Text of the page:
Conan O'Brien sued for joke theft and twitter copyright infringement. Zach Hiller Law Houston, TX

Photo credit: IMDb. http://imdb.to/1cAXz9C

How is the ownership of a joke decided? When does joke theft become illegal? These are all questions people are wondering after comedy writer Robert Alexander Kaseberg sued Conan O’ Brien for stealing his jokes.

Kaseburg claims that Conan stole four jokes from his personal blog and Twitter. This includes the writer’s specific joke about two passengers wrestling for an armrest, which appeared in Conan’s monologue later that same night. Conan’s production company says there’s no merit to the lawsuit. While this seems like a silly feud between two writers, it brings up not only the issue of joke theft, but the regulations on social media copyright infringement.

This debate raises an interesting question: What are the intellectual property rights of a joke? While there will undoubtedly be factual disputes as to the accusations in the complaint, the potential for a court decision to shape jurisprudence on the forever debated topic of “joke-stealing” is a thought-provoking prospect.

How Twitter Copyright Infringement Plays a Role

In reality, joke theft happens. But, to prove a joke was stolen from a social media platform is not always realistic. There is little case law directly focusing copyright infringement of jokes, and ones stolen from social media. This casual system has likely been effective since comedians often incorporate jokes from other comedians into their own routines. In the digital age, this has only become a bigger issue as jokes and funny stories get passed about Twitter, Facebook and Youtube in the blink of an eye. The onslaught of information, often without citation, makes social media the wild west of copyright law.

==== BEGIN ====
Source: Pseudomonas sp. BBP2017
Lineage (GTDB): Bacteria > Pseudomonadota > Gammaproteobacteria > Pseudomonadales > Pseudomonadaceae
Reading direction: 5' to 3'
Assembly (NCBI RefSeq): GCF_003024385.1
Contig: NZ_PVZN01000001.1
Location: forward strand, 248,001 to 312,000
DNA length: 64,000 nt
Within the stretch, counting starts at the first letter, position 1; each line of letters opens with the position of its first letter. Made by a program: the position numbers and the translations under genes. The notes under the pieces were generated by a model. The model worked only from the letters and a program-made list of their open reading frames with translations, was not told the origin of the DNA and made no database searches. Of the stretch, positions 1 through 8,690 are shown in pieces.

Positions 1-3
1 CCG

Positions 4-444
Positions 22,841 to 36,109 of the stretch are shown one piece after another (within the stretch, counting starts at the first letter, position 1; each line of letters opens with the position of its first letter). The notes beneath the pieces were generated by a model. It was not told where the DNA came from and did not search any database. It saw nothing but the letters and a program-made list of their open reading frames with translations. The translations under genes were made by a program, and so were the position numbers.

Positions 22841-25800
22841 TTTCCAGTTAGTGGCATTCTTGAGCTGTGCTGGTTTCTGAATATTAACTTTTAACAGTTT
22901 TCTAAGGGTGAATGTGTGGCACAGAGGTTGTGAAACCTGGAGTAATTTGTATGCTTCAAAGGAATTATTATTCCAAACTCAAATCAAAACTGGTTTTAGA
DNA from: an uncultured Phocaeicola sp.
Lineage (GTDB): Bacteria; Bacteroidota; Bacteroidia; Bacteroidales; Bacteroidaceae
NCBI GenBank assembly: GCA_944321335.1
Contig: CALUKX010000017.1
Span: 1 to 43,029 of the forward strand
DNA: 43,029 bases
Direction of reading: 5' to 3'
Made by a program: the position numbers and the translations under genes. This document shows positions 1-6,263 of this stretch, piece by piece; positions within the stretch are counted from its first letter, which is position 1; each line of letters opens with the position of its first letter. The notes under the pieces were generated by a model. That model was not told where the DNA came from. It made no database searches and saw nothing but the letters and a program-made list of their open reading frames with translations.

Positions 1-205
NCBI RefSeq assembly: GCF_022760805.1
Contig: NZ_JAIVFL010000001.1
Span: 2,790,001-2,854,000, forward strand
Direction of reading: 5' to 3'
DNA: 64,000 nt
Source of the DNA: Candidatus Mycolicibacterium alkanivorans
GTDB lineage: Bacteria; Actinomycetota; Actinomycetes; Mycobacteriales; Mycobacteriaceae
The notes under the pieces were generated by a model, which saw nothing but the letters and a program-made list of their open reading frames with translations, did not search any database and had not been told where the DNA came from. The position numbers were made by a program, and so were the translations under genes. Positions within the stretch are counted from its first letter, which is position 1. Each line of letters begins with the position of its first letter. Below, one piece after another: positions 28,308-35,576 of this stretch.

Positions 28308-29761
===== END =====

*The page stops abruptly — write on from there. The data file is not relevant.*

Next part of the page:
Since most jokes are not fixed in a tangible medium of expression (spoken instead of written)  – protection of a joke is much more difficult to get and prove if stolen. But, because the writer posted his jokes to his Twitter, that argument is not available to Conan in this particular case.

Although, it is still unclear whether jokes like this, are copyrightable at all. Even if the writer’s Twitter jokes are original, he may still have trouble sustaining the legal standard for creativity. He would have to prove the jokes are creative and original and not just ideas being repeated. And even if his jokes are found to be copyrightable, he will still have to prove that Conan stole them. The two-part test of actionable copying is known as (i) access and (ii) substantial similarity.
Conan can still raise a defense of fair use. This involves considering four factors – the purpose of the use; the nature of the copyrighted work (the jokes); portion of the work used in relation to the work as a whole; and the effect of the use of the stolen material on the potential market for the value of the original.

So, given the thin case law, it is difficult to calculate how cases like this are decided. The writer is climbing an uphill battle. This case decision could shed light on copyright protection for jokes in the future. We will see what the California federal court have to say on the matter.

In the meantime, what are your thoughts on the case and copyrighted jokes?

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